The Innovators Series
The Innovation Process: Adam Dong, Oneflare Co-founder and CEO
Oneflare is Australia’s fastest growing online marketplace for local services. Achieving a massive 300% revenue growth in the previous financial year, it was ranked in the top 20 of Deloitte’s Technology Fast 500 Asia Pacific. We catch-up with Adam Dong, co-founder and CEO as he reveals the secrets to their success and the innovation lessons large organisations can learn about the innovation process.
Adam Dong’s quest to renovate his new home proves the power of the adage that necessity is the mother of invention. And that therefore necessity is key to encouraging the innovation process.
And his experience using a Lean Start-up approach since founding Oneflare—a one-stop shop for tradies—is instructive for anyone making decisions about corporate innovation. Lean Start-up is a toolkit that speeds products to market by experimenting and working closely with customers to integrate what they want into subsequent versions.
“I had bought my first apartment and I wanted a carpenter and someone to replace the carpet with floorboards,” Dong says. “The process of finding tradesmen was incredibly difficult and I ended up asking my parents if they knew anyone.”
Stepping back from his own experience, Dong realised there was a gap for a platform that would bring trades together with customers. Digging further, he found providers of such services, “but I felt they weren’t doing a great job”.
“They didn’t have market saturation or a big mind space,” he says. “They hadn’t got around to solving the problem. It surprised me a bit that no one had solved it.”
Dong likens his situation with Oneflare to the second-mover advantage enjoyed by the likes of Google in search or Facebook in social. “When you’re not first to market, you need some kind of competitive edge.”
Dong says Oneflare’s advantage is the level of trust suppliers and consumers have in the platform to deliver desired results. For tradesmen, that means a steady stream of qualified leads and for consumers it’s a selection of trusted tradesmen to complete projects to a high standard.
The benefits of Lean Start-up also apply in corporate and government spheres, especially with projects attempting high-risk business model transformation. The use of the Lean startup methodology in the innovation process shows its immense potential. Here’s a few other ways Lean Start-up helped Oneflare that could be applied in other situations:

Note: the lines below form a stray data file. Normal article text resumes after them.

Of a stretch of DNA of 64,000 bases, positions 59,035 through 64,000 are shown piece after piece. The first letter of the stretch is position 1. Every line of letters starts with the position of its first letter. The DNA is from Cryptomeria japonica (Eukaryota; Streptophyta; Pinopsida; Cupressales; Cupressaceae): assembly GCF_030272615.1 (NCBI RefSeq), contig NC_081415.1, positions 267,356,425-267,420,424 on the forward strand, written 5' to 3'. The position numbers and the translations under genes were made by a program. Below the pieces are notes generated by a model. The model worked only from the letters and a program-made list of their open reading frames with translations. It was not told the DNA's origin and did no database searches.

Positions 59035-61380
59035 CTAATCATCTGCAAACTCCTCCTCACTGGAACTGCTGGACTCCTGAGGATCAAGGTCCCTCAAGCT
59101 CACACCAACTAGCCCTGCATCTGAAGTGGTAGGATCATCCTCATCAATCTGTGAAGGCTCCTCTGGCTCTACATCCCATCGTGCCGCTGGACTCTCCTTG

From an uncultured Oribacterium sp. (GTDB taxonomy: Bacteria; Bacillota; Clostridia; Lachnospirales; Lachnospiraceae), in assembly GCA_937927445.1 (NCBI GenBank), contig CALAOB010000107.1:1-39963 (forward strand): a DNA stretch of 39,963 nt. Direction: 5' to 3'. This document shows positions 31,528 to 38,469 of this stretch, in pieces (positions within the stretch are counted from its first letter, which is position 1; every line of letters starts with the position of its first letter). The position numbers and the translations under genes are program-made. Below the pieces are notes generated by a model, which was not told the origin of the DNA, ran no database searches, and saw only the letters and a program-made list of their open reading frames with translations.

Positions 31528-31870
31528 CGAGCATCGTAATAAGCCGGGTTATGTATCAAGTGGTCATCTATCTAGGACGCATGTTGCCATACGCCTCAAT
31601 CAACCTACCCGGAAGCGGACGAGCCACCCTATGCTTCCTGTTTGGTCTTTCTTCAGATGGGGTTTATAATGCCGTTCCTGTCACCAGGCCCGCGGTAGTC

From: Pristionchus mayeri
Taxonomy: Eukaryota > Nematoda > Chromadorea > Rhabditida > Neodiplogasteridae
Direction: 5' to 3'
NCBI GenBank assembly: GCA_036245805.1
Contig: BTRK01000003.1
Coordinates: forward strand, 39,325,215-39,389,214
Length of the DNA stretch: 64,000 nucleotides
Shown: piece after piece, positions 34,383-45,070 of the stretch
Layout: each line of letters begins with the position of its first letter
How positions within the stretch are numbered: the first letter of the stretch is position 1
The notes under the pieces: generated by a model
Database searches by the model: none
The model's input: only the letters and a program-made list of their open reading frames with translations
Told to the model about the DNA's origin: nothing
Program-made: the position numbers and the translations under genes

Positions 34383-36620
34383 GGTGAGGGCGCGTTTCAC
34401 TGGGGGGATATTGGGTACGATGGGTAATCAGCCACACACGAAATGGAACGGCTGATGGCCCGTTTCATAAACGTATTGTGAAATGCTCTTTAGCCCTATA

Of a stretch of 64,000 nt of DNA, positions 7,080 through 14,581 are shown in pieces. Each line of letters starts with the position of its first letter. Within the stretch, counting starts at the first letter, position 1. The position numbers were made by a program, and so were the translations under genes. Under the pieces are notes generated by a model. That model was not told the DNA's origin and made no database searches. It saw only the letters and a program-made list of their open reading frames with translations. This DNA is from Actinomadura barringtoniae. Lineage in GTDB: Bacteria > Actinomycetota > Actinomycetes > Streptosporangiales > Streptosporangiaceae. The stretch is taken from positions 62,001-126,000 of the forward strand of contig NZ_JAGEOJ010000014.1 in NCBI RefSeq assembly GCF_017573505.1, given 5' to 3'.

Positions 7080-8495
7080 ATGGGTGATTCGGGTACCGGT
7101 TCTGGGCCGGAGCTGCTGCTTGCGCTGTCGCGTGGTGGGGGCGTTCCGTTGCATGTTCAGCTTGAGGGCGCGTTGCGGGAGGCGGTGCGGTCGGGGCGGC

Adam Dong, CEO of Oneflare
Adapt pricing models – The service is free to consumers, so Oneflare tried a few approaches to tradesmen before settling on a flat rate subscription for a minimum number of leads. This is the most transparent solution and “it’s the simplest way to explain because some of our service providers aren’t super tech savvy and that way they know exactly how much they spend each month”. This experimentation and willingness to test ideas is critical to the innovation process.
Collect data, data, data – Collect as much data as you can and ignore it at your peril, Dong says. “Think of ways to capture data easily. You don’t need to be a perfectionist and have all the data but often you’ll have some lying around. So start with what you have, like website visitors, and think about how to expand the dataset but only when your making decisions.”
Experiment with your users – Split testing or ‘A/B testing’ is a simple way to learn what appeals to users. “We charged half our customers one price and the others another price and we found almost no drop off at the higher price.” And he says, “don’t risk too much; make tweaks to see how they work and as you improve those parts of the business you can make bigger tests.”
Get out of the building – Speak to your customers and innovate on top of competitors’ attempts. “We learn from what they’ve done and not so much copy them but take inspiration that we apply to our own product.” Getting out of the building and into the real world of the consumers is critical to the innovation process.
“We learn from what they’ve done and not so much copy them but take inspiration that we apply to our own product.”
One of the greatest benefits of Lean Start-up is learning how to embrace change, Dong says. The need to build, measure and learn from product development causes organisations to think and rethink their product and stay in tune with their customers and the market.
“If I were talking to the CEO of a 2000-person or bigger company I’d say, don’t be afraid of change,” he says. “You have to gear your mind up. And I’m always looking forward to change; if there’s no change, it’s a stale business.
An appetite for change and measured risk is one of Oneflare’s “biggest strengths”, he says. “Because I’m open to change, everyone else is always excited.”
“The natural human behaviour is you get comfortable with a routine because you don’t have to think about it. That’s really dangerous because the world is changing and every day someone is inventing something new.
“For companies not to be afraid, they need to think of change as almost another part of the business – you don’t have a choice. Change is just a factor when you do business, you can’t ignore and leave out.”
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